The Michigan Court of Appeals has ruled that the First Amendment protects a priest's decision to criticize a teenager's suicide.
In 2019, 18-year-old Maison Hulliberger took his own life. The student's funeral attracted many attendees, all of whom expected an uplifting religious service and expressions of fondness for the straight-A student.
However, the overseeing priest, Father Don LaCuesta, decided to tell the mourners that suicide was wrong, consistently emphasizing that Hulliberger's decision was implicitly bad. Fr LaCuesta's choice of words were contrary to what the Hulliberger family had requested, as they had asked the Father not to refer to Maison's death as a suicide. In a local interview, Maison's father claims Fr LaCuesta was "up there condemning our son, pretty much calling him a sinner. He wondered if he repented enough to make it to heaven."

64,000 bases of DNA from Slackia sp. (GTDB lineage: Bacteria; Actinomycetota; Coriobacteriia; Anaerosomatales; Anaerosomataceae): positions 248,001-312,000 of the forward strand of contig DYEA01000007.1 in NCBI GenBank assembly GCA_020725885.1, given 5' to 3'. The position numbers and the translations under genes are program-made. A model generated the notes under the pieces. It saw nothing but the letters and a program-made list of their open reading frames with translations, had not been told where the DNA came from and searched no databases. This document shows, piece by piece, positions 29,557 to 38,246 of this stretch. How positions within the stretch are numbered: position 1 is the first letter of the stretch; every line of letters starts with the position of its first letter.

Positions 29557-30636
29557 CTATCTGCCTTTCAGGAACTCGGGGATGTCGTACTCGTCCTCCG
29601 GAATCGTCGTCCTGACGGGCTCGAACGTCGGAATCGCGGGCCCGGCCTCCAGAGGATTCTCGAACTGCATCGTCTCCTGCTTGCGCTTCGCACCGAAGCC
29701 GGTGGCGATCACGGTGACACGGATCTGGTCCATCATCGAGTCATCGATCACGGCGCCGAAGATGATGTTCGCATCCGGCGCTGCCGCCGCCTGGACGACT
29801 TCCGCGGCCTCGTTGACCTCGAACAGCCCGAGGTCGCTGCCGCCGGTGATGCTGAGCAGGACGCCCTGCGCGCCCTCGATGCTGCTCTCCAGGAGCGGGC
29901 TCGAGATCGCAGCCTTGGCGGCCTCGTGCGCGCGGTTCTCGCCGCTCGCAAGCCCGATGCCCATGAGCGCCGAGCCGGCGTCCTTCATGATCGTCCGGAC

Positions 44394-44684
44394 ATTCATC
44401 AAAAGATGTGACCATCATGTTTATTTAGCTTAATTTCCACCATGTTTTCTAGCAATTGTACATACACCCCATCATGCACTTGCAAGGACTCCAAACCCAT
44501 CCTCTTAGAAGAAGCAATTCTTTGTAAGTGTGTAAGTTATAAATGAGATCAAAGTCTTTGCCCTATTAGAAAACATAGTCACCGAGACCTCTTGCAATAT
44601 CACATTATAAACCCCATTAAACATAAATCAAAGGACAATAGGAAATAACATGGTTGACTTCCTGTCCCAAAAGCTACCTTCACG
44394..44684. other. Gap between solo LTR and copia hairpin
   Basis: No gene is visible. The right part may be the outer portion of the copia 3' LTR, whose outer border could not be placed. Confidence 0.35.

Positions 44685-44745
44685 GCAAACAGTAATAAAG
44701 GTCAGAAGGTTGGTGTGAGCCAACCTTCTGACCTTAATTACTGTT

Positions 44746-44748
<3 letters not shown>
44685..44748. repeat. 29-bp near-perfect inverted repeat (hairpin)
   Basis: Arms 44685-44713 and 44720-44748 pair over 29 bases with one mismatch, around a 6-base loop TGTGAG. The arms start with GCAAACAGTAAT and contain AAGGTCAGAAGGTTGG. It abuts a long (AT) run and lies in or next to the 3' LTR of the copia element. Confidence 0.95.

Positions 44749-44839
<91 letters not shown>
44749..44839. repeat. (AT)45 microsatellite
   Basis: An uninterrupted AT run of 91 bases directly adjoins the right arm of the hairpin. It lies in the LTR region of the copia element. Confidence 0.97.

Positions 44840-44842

The tone of Fr LaCuesta angered the family, leading them to file a lawsuit against him, the Archdiocese of Detroit and his parish. The mother, Linda Hullibarger, requested damages for any pain and suffering Fr LaCuesta's words may have caused alongside punitive damages that would help prevent "outrageous conduct from happening again."
In a public statement, the archdiocese regretted that an "unbearable situation was made even more difficult" through Fr LaCuesta's remarks.
Both the local courts and appeals courts upheld Fr LaCuesta's rights, proclaiming that the First Amendment protected the pastoral worker from being penalized for his sermon. In a 3-0 appeals decision, the Appeals judges stated that "The ecclesiastical abstention doctrine protected Father LaCuesta's conduct. As such, we cannot pass judgment on the content of his sermon. Consequently, all of the plaintiff's claims necessarily fail."